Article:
Individuals in agriculture will tell you that every year is different and poses its own unique challenges. One of the biggest (and most stressful) decisions a grower must make is when to plant corn. But we believe that this decision doesn’t have to be stressful.
Many growers get in a “race” with their neighbors to be the first one in the field – even though the field conditions and weather outlook may not be favorable. Other growers try to stick to a set date to start planting or a specific date to be finished planting. A common phrase that we hear is, “Well, my crop insurance coverage kicks in on April 10, so that’s when I am going to start planting.”
There are many variables that factor into the end yield – including when the corn was planted – so the question remains….
WHEN SHOULD I PLANT CORN?
It is generally recommended that corn be planted in soils that are above 50⁰F, and the higher the temperature, the better the early vigor. However, seedbed conditions are equally as important. Planting in soils that are too wet can result in crusting and sidewall compaction in which the shoot cannot push through the soil and results in injury that basically turns the plant into a non-productive “weed.” Another factor to consider is the weather forecast after planting. If a cold spell and/or snowy conditions are in the forecast right after planting, consider delaying planting. If the seed is exposed to cold, wet conditions within 24 to 36 hours after planting, it imposes very high stress on the seedling which is called “imbibitional chilling injury.”
Chilling injury during the emergence process can result in the corkscrewed mesocotyls and/or leafing out below the soil surface. This can happen with extended soil temperatures under 50⁰F or large swings (25⁰- 30⁰F) in daily soil temperatures. In contrast, chilling injuries can also be amplified if the seedbed is dry and planting depth is increased. In that instance, the amount of time between germination and emergence is increased, allowing a greater window for chilling injury.
All the things mentioned above can have a detrimental effect on stand establishment. Yield potential will be affected where more mature plants are competing with less mature plants for light, nutrients, and water. A week and a half delay between corn plants (two leaves) within a row may result in a 5-8% decrease in yield1. When a four-leaf difference is observed, yield losses of 8-10% may occur1. As mentioned earlier, the plants that are stunted essentially become “weeds” because they are more likely to be barren or produce small ears.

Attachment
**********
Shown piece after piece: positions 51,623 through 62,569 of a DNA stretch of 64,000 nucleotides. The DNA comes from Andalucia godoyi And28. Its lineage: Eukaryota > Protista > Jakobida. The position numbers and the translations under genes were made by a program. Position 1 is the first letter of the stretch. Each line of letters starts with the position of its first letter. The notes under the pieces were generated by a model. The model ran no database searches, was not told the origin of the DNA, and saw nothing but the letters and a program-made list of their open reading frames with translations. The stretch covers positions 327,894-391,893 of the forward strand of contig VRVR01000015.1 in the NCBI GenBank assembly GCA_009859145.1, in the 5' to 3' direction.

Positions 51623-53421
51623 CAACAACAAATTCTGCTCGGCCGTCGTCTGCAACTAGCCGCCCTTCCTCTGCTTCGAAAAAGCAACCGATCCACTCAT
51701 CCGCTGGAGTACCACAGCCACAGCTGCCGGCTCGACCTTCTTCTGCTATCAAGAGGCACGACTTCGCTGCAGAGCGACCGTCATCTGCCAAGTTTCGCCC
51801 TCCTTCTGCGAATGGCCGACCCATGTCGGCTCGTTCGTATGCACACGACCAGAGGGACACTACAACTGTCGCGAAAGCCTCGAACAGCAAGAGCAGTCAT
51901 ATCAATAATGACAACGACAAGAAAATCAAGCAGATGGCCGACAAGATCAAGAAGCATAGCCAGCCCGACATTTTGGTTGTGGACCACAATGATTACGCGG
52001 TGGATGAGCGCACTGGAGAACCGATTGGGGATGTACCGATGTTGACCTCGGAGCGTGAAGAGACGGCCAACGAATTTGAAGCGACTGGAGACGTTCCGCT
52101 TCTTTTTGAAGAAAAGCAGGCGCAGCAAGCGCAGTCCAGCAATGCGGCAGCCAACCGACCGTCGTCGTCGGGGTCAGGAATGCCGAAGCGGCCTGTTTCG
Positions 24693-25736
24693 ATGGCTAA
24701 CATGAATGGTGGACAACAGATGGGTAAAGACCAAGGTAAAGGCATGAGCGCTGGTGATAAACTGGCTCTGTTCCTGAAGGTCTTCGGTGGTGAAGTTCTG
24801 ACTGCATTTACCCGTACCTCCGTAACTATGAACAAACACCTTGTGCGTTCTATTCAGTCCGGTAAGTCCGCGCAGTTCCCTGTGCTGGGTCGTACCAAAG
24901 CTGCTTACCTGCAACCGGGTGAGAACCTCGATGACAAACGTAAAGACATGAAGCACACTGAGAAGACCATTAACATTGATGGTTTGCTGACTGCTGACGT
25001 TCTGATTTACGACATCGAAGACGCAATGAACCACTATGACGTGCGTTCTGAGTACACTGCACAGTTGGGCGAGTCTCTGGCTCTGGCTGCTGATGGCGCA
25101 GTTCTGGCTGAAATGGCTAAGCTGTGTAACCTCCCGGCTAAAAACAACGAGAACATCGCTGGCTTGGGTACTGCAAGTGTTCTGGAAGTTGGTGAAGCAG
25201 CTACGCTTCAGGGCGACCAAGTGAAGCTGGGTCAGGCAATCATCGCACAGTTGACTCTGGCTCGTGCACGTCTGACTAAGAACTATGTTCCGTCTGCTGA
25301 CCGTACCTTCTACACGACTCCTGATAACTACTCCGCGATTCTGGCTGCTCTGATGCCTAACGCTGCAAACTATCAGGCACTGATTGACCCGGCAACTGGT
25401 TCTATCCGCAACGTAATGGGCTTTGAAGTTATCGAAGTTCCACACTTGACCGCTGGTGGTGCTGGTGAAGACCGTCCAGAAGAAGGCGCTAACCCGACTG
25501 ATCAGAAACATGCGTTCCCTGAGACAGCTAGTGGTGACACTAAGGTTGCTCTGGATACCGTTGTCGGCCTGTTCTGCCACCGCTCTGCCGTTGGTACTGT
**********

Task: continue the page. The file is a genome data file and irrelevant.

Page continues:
IF I WAIT FOR FAVORABLE CONDITIONS, HOW LATE CAN I PLANT?
If planting too early or in conditions that are not favorable is detrimental, then the next question is, “If I have to wait for conditions to be favorable, how late can I plant?” Studies from Monsanto, UNL Extension Offices, and others indicate that the planting window is wider than most expect. In Nebraska, the optimum planting window generally falls between May 1 and May 15. This window is a little earlier in southern regions and a litter later in northern regions. The yield potential starts to decline about 1-2 bushels/day past the optimum planting window and declines increasingly more when planting is delayed into late May and early June.
In conclusion, it is best to plant in ideal soil conditions that include soil temperatures above 50⁰F (the warmer the better), adequate soil moisture (not too much moisture), and a favorable forecast that does not include cold temperatures and/or snow. The planting window is much wider than most expect, so don’t let that stress you out. Planting date is a factor that influences yield, but yield also depends on heat, sunlight, available moisture during pollination, grain fill, disease, insect pressure, and nutrient availability. Corn that is planted on April 20 may out-yield corn planted on May 5 or vice versa even though both were planted in good soil conditions – it depends on the year. The best thing you can do is to plant in good soil conditions and give the plant the best available start to maximize its genetic potential.
For questions regarding when to start planting – or if you should wait to plant – don’t hesitate to call on the experience of the Big Cob team including Jason Ladman, Ben Benson, or Dr. David Benson at (402) 641-5014 or email firstname.lastname@example.org. We are here to help!
1 Carter, P. et. Al. Uneven emergence in corn. North Central Regional Extension Pub. No. 344. http://learningstore.uwex.edu (verified 4/23/12)